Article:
Unfortunately, as I described, Facebook demand that a Facebook account has to be tied to an actual person - anything else is considered a breach of their terms of service and any such account may be terminated at any time. All Facebook/Oculus headsets also require the user to be signed in to their Facebook account - and sharing your Facebook account with other people is also not permitted by Facebook's own terms of service - so any business or club that wants to use an Oculus headset is not able to do that (*).
And that's without considering anything about advertising, or whether Facebook themselves are a company you want to support: Simply put, Facebook are making it impossible for some to use Oculus headsets for Condor, by Facebook's own explicit terms.
So while I personally use an Oculus Quest headset quite happily, there are some who literally can't go down the Oculus route.
But beyond that, personal objections to being forced to sign into specifically a Facebook account are perfectly valid - especially when there are other headsets around, many of which a person might also prefer to use for technical reasons, rather than the only current Oculus headset, the Oculus Quest 2. For example, someone wanting a wider field of view might prefer a Pimax 8k Super; someone who doesn't care for the 'standalone' aspects (which make the Oculus Quest heavier at the front) might prefer an HP Reverb G2. Or someone in China might prefer to use a Pico Neo 3. Or for a taller field of view and higher resolution someone might want an HTC Vive Pro 2. Or someone with extra-deep pockets might get themselves a Varjo VR-3 for an absolutely stunning visual experience!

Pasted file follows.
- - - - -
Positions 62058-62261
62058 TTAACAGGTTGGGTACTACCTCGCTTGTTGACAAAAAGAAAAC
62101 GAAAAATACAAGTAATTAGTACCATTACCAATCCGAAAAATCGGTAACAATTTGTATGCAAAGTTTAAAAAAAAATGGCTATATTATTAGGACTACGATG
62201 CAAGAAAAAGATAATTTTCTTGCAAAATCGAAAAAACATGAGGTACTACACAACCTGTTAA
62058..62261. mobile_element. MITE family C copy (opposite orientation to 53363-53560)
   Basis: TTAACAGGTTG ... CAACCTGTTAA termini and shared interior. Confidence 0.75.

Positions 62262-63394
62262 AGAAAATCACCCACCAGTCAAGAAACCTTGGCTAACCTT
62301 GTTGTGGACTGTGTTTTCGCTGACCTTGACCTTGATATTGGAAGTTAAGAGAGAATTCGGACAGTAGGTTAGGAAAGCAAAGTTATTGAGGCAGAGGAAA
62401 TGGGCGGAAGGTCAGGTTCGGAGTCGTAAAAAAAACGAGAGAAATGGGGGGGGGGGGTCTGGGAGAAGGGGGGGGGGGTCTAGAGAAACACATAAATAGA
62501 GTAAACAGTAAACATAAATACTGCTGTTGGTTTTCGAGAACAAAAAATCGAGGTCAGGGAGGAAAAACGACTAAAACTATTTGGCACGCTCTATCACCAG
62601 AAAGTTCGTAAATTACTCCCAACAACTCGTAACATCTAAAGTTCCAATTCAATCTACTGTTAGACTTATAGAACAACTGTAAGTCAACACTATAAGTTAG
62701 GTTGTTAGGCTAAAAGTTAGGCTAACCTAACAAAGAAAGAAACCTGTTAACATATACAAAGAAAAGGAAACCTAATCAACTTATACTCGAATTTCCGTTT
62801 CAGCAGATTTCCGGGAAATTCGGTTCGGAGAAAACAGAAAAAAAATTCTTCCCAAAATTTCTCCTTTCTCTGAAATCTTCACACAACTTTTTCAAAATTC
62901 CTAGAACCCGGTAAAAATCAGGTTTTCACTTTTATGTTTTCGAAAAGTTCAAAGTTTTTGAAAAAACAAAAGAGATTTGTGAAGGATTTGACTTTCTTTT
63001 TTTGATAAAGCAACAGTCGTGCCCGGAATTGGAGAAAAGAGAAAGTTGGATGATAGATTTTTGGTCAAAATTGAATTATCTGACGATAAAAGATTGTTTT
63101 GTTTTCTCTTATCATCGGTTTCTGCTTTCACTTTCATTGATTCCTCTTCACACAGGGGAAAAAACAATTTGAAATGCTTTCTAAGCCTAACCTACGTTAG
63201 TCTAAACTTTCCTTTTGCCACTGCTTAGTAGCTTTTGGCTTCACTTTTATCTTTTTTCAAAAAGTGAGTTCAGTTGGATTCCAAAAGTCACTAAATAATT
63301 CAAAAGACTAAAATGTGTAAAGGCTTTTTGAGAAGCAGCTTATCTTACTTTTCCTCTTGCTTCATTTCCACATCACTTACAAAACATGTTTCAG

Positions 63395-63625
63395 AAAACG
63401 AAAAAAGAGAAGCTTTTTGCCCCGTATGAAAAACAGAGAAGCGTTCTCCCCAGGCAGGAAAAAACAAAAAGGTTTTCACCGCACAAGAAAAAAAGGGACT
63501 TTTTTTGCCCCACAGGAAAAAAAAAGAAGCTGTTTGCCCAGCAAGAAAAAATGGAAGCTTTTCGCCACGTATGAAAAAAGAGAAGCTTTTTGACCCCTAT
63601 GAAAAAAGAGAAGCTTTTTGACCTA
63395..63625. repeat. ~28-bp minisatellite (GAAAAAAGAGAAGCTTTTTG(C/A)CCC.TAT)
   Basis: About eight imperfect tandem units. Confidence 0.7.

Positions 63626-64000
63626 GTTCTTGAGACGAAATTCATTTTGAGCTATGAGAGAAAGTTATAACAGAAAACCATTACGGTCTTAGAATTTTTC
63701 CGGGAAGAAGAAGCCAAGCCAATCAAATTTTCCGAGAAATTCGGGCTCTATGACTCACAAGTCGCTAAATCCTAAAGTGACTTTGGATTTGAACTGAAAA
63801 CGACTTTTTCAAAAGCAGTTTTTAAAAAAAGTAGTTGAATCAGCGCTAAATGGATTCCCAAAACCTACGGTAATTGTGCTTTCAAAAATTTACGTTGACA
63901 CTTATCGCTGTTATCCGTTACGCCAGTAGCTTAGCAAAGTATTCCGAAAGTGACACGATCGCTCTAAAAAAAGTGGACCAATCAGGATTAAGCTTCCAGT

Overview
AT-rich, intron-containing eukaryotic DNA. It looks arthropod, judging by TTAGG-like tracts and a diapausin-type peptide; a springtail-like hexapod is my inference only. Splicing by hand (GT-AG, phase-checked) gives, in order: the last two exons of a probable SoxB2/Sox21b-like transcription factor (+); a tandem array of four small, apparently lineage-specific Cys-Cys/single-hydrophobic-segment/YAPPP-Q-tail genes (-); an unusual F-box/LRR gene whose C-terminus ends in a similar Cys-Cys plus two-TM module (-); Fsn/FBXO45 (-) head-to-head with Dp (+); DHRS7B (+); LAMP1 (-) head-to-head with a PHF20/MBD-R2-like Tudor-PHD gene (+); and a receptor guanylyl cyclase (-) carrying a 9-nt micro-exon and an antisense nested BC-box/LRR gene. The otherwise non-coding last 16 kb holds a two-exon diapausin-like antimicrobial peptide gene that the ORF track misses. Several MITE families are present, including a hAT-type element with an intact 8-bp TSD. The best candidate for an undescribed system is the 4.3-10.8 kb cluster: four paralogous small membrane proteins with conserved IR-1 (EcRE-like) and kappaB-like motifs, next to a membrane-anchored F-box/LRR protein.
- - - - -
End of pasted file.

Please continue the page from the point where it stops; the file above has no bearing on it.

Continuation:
So sure, you as an individual may consider it acceptable to use a Facebook headset - as I have done for myself. But that doesn't mean there aren't perfectly valid reasons to not make that same choice, or to not want to or for other reasons choose to use a Facebook account, even as an individual; or that there aren't valid reasons to prefer a different VR headset than the Oculus Quest 2; or indeed, that there aren't legal reasons why someone may not be able to use a Facebook account and thus an Oculus headset.
All those reasons are why it would be excellent if Condor supported not just the Oculus runtime, but the industry standard OpenXR runtime: that would allow Condor to run on VR headsets from a wide range of manufacturers, with different tradeoffs and capabilities and availability in different parts of the world.
And considering that the VR experience in Condor is actually absolutely awesome and lifts Condor to another level ... I really wish that this was something that the Condor team would do, and sooner rather than later. Especially since it would make some things not just better, but actually possible in a supported and non-hacky way.
(*): .Yes, the current solution using Revive or similar requires installing the Oculus VR runtime - but using it that way does not actually require the user to be signed in; that is only necessary to drive an Oculus headset directly. And it's the sign-in-to-an-individual-Facebook-account requirement that makes using Oculus headsets by a business or a club against Facebook's terms of service. While there is an 'Oculus Quest 2 for business', which is described as "Oculus for Business platform (no Facebook login required)", that only applies to software running on the headset itself: Condor runs on a PC, and driving an Oculus headset from a PC via Link "requires the use of consumer software instead of the Oculus for Business enterprise software" and thus still requires signing in to a Facebook account